Easter has come; Christ is risen! And hopefully the difference is tangible. Quite literally overnight, the Church and Her members have switched from fasting mode to feasting mode. In addition to a sense of relief, this quick pivot in our dispositions and actions may feel a little jarring. In the Church’s wisdom, followers of Jesus Christ are asked to fast and then to feast.
Fasting and Feasting in Scripture
Both fasting and feasting have always held an important purpose within salvation history and our lives as disciples of Christ. Though they are opposites, the intention of both activities is to orient our hearts towards God. Throughout Scripture we find numerous calls for the people of God to fast as well as to feast. In the well-known story of the prophet Jonah, the people of Nineveh proclaim a time of fasting in order to show their repentance for their sins (Jonah 3:5-9). Earlier in Scripture we find the words, “Go, eat rich foods and drink sweet drinks, and allot portions to those who had nothing prepared; for today is holy to our Lord. Do not be saddened this day, for rejoicing in the Lord must be your strength,” (Nehemiah 8:10). The Israelites were instructed to feast in honor of God’s protection of them and to celebrate the good things He had done for them. In the proper context, fasting and feasting both serve to bring the people closer to God.
The Purpose of Fasting and Feasting
Within his Spiritual Exercises, St. Ignatius of Loyola speaks of God’s purpose in creating human beings as well as all other created things. He tells us that God made us in order to love and serve God and to be united with Him, and all other created things were made in order to help us love and serve God. He goes on to say, “From this it follows that we are to use the things of this world only to the extent that they help us to this end, and we ought to rid ourselves of the things of this world to the extent that they get in the way of this end.” All of creation was made good and for the purpose of allowing us to share in God’s goodness and to bring us closer to Him. However, because of original sin, it now has the capacity to lead us away from God too.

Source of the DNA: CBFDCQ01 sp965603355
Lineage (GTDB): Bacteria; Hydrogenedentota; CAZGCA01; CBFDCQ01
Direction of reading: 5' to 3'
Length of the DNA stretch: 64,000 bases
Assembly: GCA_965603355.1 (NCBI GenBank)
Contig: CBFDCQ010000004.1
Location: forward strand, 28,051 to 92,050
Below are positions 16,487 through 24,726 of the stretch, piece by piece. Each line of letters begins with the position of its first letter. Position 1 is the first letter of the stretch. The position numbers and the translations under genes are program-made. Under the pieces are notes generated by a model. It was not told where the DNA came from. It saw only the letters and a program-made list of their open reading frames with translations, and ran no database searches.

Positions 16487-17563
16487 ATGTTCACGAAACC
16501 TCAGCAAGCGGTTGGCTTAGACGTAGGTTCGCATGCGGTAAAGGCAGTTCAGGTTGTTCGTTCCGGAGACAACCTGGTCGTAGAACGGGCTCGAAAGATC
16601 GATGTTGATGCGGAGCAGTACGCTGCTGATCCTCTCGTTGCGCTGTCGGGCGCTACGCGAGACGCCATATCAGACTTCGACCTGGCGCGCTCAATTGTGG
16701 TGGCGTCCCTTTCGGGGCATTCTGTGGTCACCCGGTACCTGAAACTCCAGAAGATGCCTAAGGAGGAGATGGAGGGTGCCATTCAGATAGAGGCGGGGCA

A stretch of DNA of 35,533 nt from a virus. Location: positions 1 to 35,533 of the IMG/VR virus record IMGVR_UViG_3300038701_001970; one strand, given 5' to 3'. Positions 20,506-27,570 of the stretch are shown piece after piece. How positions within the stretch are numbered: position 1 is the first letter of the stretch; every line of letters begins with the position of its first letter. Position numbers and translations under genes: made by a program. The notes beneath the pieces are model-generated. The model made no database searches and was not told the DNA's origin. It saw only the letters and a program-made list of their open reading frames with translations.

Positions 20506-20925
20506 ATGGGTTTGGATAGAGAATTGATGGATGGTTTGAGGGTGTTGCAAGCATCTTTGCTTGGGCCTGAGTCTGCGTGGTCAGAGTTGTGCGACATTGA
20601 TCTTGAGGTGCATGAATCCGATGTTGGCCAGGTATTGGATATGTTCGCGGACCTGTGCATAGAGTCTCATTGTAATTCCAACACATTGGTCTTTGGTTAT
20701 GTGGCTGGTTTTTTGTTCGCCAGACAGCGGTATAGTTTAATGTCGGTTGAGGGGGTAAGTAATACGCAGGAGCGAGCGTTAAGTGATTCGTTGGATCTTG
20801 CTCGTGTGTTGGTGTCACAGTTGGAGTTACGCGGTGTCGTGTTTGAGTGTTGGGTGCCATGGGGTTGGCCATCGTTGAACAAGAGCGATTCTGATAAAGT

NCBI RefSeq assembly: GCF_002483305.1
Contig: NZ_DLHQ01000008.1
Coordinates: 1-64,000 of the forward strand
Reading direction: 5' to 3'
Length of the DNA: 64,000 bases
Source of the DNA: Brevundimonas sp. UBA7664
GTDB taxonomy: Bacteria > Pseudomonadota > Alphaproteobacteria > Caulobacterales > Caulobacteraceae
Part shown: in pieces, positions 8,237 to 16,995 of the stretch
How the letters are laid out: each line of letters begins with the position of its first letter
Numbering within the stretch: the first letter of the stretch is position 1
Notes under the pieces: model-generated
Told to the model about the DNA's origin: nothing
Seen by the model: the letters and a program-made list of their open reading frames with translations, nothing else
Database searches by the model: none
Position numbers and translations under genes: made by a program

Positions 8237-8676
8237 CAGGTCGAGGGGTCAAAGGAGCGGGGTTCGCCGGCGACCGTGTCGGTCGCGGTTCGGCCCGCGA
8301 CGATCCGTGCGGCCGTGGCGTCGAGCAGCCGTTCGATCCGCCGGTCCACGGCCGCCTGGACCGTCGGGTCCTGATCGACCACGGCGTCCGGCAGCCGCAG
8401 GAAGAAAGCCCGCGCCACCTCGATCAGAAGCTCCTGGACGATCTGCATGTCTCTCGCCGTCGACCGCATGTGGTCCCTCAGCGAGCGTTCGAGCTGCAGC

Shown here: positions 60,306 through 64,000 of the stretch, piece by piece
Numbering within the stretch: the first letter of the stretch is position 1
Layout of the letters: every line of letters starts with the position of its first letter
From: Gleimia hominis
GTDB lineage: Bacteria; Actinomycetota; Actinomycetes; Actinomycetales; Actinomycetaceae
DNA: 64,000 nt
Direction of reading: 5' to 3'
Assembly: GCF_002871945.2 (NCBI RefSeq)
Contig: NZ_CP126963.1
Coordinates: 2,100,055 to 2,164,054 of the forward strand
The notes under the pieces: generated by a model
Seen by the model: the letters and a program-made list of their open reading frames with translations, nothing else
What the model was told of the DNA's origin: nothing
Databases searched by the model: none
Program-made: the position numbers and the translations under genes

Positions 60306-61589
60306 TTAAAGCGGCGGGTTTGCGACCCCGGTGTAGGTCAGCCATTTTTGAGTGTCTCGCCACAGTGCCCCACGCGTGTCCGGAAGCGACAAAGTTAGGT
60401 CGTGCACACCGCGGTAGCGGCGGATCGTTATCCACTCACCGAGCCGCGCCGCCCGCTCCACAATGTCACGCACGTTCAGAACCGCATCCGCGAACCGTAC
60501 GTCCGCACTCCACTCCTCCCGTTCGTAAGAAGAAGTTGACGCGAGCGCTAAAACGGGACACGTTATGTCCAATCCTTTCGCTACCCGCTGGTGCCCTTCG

The practice of fasting helps us to achieve detachment from the created things that have taken on the role of “gods” in our lives. By choosing to limit food or other pleasures we use to try and satisfy our spiritual hunger, we make space in our hearts for God to fulfill us once more. We experience our hunger and need for God through fasting, and we encounter Him as He comes to us in our poverty.
Feasting in connection with spiritual goods and God’s plan for salvation is a way in which we can honor God and experience His goodness and providence. It allows us to encounter God through the beauty, truth, and goodness present in His creation. Within the proper context, enjoying the good things the Lord has made can illuminate His love for us and serve as a foreshadowing of the eternal feast of Heaven.
From Fasting to Feasting
Feasting after fasting, such as the Church practices during Easter after Lent, is a particularly impactful time to feast. The freedom and detachment gained through fasting, allows our hearts to have the proper disposition to encounter God through feasting. After a time of fasting, we are more inclined to receive the goodness of creation as a gift and not as a right or a guarantee. The point of fasting is to learn to seek our Creator before we seek His creation, and through feasting we are given the opportunity to experience His love through the goodness of creation. Our God is a God of abundance, and He desires to fill us with good things. He wants to share His grace and His divine life with us in abundance. We are creatures with a body and a soul, and sometimes we best learn about God’s desire to fulfill and redeem us through the experience of a feast.
Bethany Dhingra is a millennial with a missionary heart. She loves using her Catholic Studies and Communications degrees from the University of St. Thomas to draw others into a relationship with Jesus Christ and His Church. She served as a campus missionary with FOCUS for 3 years. Most recently, Bethany is living in Missouri with her husband and learning how to follow Christ through the sacrament of marriage.